Anyways, I’m spending the week trying not to be consumed by grief over what a shitty hand my little fraternity has been dealt. And all I know is that tomorrow Edda will go on a field trip to Baltimore without her best friend and that next week, I’ll be at the Halloween party without Miko next to me.
After came back from our tour to Central and Northeast Oregon, with Mom’s design, we finished our backyard gate. There are two X’mas red balls hung on the door, one at each side. The door of the gate consists two 2×4 beams, the top one can be swung down which is hinged at the left, the bottom one can be taken off and put back on two brackets fairly easily. Note that there are two farming tools of spade. Left one is a hand tool, right one can plow the land, of course, with help from an animal. We got those two from a garage sale here nearby.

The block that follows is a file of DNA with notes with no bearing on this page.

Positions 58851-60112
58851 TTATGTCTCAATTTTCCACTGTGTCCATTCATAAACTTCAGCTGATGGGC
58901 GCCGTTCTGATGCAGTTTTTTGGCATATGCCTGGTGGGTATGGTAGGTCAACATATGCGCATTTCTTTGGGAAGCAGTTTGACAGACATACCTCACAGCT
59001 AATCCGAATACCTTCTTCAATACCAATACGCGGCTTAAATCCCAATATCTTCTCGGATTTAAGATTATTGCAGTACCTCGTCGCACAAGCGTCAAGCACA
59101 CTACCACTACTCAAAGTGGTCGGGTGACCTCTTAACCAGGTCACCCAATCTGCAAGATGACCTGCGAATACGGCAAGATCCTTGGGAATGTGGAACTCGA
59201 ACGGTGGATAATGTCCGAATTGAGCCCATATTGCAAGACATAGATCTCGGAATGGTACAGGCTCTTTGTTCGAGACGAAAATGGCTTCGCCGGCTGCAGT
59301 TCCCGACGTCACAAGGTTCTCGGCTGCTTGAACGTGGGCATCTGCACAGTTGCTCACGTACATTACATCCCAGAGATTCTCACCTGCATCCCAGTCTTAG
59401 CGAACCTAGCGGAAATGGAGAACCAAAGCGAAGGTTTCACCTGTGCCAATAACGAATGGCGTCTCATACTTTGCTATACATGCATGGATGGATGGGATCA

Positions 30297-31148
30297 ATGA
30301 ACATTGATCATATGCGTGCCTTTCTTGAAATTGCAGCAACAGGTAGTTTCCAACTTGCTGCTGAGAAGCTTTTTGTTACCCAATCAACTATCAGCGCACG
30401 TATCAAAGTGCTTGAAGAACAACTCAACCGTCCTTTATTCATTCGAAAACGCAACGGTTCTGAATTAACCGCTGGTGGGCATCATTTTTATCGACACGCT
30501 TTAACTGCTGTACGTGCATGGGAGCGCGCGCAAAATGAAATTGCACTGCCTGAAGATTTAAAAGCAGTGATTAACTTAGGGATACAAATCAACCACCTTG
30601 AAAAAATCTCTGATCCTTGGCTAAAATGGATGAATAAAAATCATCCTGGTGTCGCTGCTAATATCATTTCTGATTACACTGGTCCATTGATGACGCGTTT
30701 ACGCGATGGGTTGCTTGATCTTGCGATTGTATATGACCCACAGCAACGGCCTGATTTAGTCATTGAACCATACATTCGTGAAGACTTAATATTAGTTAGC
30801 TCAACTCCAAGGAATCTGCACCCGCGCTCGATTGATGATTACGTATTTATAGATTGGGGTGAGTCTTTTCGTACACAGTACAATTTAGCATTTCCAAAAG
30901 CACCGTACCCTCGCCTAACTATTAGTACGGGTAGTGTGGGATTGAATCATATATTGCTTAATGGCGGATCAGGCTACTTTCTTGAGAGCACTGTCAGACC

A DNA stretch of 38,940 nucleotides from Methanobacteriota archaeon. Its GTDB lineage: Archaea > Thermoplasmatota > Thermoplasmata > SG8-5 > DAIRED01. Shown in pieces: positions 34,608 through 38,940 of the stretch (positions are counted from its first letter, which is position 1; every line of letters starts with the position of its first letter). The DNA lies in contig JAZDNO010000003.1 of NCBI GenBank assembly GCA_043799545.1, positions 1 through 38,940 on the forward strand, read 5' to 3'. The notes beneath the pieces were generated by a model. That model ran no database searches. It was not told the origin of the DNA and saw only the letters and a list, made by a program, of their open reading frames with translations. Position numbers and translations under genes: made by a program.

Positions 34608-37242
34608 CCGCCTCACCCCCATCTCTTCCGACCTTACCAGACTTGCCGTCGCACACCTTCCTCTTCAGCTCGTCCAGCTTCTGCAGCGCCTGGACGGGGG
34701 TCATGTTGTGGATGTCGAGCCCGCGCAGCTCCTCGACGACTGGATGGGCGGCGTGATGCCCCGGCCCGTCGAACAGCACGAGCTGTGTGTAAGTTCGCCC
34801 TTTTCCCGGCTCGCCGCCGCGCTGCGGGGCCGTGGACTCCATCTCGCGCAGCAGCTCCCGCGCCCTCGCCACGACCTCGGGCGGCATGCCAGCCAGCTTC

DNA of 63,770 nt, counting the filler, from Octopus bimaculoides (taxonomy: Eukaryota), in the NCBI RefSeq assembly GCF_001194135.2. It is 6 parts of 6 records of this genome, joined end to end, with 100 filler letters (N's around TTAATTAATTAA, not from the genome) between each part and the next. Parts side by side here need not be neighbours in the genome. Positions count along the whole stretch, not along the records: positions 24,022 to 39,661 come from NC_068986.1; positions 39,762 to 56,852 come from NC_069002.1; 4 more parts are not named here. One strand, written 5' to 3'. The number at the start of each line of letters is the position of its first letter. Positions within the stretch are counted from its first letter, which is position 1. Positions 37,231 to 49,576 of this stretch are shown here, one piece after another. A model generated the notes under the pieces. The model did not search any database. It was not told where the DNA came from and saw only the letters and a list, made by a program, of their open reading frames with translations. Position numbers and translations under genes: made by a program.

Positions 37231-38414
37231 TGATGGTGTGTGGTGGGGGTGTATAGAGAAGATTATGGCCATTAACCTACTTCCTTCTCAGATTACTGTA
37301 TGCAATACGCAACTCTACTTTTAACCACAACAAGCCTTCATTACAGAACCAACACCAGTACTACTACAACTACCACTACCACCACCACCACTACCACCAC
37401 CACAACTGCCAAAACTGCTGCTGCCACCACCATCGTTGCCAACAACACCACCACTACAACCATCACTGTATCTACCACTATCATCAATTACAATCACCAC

John Day Fossil Bed National Monument has three sites – all within approximately a 45 miles radius circle. The oldest site is Clarno site (Picture 1). The middle age one is the Painted Hill site (Picture 2), the youngest one is the Sheep Rock site (Picture 3). The trial with a bridge that Rena stood one is properly the most expensive trail in the world, I think, because within a 3/4 mile of trial, it has at least 10 bridges like this one in the picture.
We liked the trip and, hopefully, will receive Vincent phone call using his first cell phone soon :).
Over the weekend, Rena and I took a break from on our yard work and went to Central & NW Oregon for a short trip – 3 days, 900 miles. After we passed a gorge (V-shape mountain in the middle of the picture), we found out the gorge was a result of a collapsed mountain millions years ago. At that time, the mountain top, sat on a minor fault line, suddenly dropped more than 1,000 feet and created this magnificent scenery.